There are a variety of successive preservation zones
within the fossil record, highlighting the development and evolution of
the dicynodont form.
The Taphinocephalus zone provides fossils of the first dicynodont
forms. The forms are small but had developed many of the features known
in the higher dicynodont. There land was swampy, interrupted by
rivers, lakes and forest. The climate was seasonal and therefore
herbivores would have to have a mixed diet of fruit, leaves and
groundcover or else hibernate (see burrowing
) (King, 1990).
This was an early South African form from the Taphinocephalus
zone. It had not developed the more complex masticatory systems
of later forms. It had good back and forth movement of the jaw,
however, the secondary palette is small as the premaxilla
expanded. As a result, Eodicynodon had no extensive contact processes or muscle
guidance system (King, 1990).
Present in South Africa but at a later date found in Zambia and China.
Very abundant in numbers within the fossil record. Diictodontidae were
higher dicynodonts with the following features:
- Loss of premaxillary teeth
- Extension of palatine bones
- Loss of marginal post canine teeth
- Maxilla has embayment in front of canine
In Diictodon, there is a complete loss of post canine teeth, and less
of a reliance on the palatine for mastication. A distinctive notch at
the front of the mouth may have
functioned in order to chop very resistant plant material (King, 1990).
Diictodon produced helical
burrow systems (burrowing
) and had well developed forelimbs. Furthermore, a laterally
flexible vertebral column would have aided excavation and movement
within burrow systems (Ray and Chinsamy, 2003). Diictodon also showed a
high level of sexual dimophism
(tusk ornamentation of males). This is
the oldest claim of sexual dimoprhism
in the fossil record (Sullivan et
Shares many of Diictodon characters such as a notch on maxilla
possesson of canniform process. However, has a moderately wide skull
roof and post canine teeth. Palatines are not relied upon and therefore
reduced. Lower jaw teeth are present and there is a variable amount of teeth
behind the tusk. Robertia retains the sprawling locomotion of the reptilia
and has extensive postural musculature. There is a possibility that
these forms dug with their forelimbs. They also had long, sharp claws - possibly to aid digging (King, 1990).
Figure 2.1. Skeleton of Robertia from the Upper Permian (Benton, 1995).
Emydops has a reducion in teeth on the lower jaw. Teeth are small and
irreguar. Widening of this intertemporal regon is a more primitive
feature, later forms are narrower with down-turned sides. This
broad surface does not have the advantageous sharp sides for muscle
attachment. Later dicynodonts have a narrower region in which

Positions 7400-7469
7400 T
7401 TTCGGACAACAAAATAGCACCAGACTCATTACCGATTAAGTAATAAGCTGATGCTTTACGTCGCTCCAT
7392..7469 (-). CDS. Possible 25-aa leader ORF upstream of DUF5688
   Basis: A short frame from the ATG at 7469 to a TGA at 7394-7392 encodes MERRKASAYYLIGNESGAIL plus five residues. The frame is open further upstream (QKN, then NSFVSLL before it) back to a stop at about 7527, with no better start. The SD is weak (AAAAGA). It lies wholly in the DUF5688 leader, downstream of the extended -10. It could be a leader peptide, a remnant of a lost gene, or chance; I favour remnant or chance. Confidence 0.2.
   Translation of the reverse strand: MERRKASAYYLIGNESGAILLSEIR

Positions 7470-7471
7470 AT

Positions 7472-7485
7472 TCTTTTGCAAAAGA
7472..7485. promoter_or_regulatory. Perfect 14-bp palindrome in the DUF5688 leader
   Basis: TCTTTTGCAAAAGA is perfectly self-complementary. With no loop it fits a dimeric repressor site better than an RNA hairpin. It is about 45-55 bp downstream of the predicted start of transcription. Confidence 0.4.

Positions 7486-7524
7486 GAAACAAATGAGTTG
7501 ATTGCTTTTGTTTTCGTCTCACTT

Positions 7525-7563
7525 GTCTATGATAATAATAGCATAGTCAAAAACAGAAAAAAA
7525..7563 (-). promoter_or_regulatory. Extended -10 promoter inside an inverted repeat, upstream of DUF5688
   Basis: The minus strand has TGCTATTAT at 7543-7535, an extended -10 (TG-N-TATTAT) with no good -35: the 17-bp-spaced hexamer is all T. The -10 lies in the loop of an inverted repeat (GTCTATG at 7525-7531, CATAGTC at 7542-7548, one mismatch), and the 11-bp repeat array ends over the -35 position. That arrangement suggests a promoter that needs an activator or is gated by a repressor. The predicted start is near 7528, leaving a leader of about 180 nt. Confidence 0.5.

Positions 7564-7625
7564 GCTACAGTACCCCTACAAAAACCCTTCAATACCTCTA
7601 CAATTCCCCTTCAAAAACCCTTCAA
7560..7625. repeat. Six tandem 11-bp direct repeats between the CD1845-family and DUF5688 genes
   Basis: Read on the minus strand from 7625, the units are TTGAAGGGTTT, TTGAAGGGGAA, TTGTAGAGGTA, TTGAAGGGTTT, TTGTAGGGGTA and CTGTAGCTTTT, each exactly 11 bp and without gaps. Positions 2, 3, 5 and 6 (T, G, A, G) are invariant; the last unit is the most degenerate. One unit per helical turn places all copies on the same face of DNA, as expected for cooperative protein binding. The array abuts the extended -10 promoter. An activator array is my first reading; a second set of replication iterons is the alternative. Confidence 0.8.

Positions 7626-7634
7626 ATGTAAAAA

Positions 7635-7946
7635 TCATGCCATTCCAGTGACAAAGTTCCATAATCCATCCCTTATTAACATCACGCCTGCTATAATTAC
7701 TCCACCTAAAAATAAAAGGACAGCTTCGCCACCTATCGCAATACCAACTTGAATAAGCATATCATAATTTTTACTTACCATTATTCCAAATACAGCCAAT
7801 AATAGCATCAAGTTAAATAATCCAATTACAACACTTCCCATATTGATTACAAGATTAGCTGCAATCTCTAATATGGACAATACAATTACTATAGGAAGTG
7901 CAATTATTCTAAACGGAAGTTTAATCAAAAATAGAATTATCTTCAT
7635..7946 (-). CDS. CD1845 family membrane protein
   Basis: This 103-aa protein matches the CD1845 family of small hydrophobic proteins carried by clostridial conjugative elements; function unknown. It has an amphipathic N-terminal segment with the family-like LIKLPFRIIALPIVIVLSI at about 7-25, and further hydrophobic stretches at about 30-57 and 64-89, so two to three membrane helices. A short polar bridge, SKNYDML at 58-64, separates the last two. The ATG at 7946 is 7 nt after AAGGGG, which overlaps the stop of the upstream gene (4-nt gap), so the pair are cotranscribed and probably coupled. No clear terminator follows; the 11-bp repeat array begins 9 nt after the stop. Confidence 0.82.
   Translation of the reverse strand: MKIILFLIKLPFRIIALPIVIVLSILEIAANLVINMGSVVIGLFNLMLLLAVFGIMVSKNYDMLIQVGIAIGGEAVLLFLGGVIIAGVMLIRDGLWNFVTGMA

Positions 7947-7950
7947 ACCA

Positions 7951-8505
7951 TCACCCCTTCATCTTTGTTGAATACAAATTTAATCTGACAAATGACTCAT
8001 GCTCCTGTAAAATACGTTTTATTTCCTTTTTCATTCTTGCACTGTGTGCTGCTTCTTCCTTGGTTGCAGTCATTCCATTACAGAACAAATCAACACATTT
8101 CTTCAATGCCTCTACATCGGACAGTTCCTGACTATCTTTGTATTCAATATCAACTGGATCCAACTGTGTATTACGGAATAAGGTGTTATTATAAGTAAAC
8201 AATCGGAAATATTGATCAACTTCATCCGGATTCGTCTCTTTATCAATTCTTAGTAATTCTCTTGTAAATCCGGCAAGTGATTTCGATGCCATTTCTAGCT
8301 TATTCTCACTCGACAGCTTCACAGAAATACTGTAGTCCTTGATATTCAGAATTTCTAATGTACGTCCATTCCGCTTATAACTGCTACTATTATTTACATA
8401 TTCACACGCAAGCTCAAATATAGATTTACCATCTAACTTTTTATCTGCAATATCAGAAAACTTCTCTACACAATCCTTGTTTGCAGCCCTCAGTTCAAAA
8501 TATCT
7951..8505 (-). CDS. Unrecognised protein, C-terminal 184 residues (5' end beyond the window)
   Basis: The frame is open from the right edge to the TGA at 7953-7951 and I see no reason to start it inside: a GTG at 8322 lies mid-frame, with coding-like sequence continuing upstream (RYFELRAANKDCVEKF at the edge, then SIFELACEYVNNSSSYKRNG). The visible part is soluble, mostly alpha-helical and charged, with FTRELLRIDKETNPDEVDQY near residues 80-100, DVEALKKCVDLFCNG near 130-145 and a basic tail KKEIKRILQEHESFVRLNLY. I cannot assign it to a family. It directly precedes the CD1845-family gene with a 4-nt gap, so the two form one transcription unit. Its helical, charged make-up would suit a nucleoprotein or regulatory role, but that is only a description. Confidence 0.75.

powerful jaw muscles can attach (King, 1990).
Peak in dicynodont diversity, with approximately 35
genera. The larger dicynodonts have now radiated.
There was also a spread in geographic distrubution to the southern
Pangean continents (King, 1990).
The family have a deep, thin walled cleft in the lower jaw for
anchoring the horny platform. They had a very precise cutting and
crushing surface between the beaks, where the rim of the maxilla
pointed downward to fit with the lower jaw symphisis. Oudenodon had no teeth at all. The skull was directed forwards,
therefore, adapted to feeding at levels approximately 20-100cm above the
ground (King, 1990). This shows a new level of diversification, away from substrate-feeding.
This is the type specimen of the dicynodonts as it was the first to be
found. It can be found in South Africa, Zambia, USSR and China. It is a
varied form. The skull has
tusks in the upper jaw but the lower jaw is completely toothless. Sharp
ridge for good attachment of powerful
muscles. Covered in horny platforms. Very generalised postcranial skeleton. Not very quick as
retained the sprawling position of limbs. There is dispute over whether
the genus was aquatic due to the higher position of the nostrils (King, 1990).
This was a substrate feeder with a large dentary shelf and blunt,
shovel-shaped lower jaw beak. Tusks were either present or absent. The
head was directed downwards for feeding on substrate. Hindlimbs
parallel to body and more modified than forelimbs. Hindlimbs adapted
for agility, whereas forelimbs for power (King, 1990).
Reduced palatine and a sharp cutting edge. Occiput is broad and
slightly convex as in present day burrowers (see burrowing adaptations
for the attachment of powerful neck and shoulder muscles. This genera
is very muscular in general (King, 1990).
Spread over South Africa, China, Tanzania, Zambia, the USSR and
Scotland. Dicynodonts seen to be among the substrate-feeders. There is
a slump in diversty with only 7 genera. Oudenodon and Dicynodon became
more common, however, most genera declined to inexistence. The zone has a
very poor fossil record (King, 1990).
Covered all the southern continents apart from South America. In the lower part of the Triassic there were 2 genera:
There is a greater proportion of carnivora and increased impovrishment
for herbivores due to floral changes occurring as climate was warming
as land masses coalesced to form Pangea (King, 1990).
Most specialised of the Triassic forms. Possibly aquatic as the pelvic
girdle looks to be adapted for water. Perhaps it fed in water (King, 1990).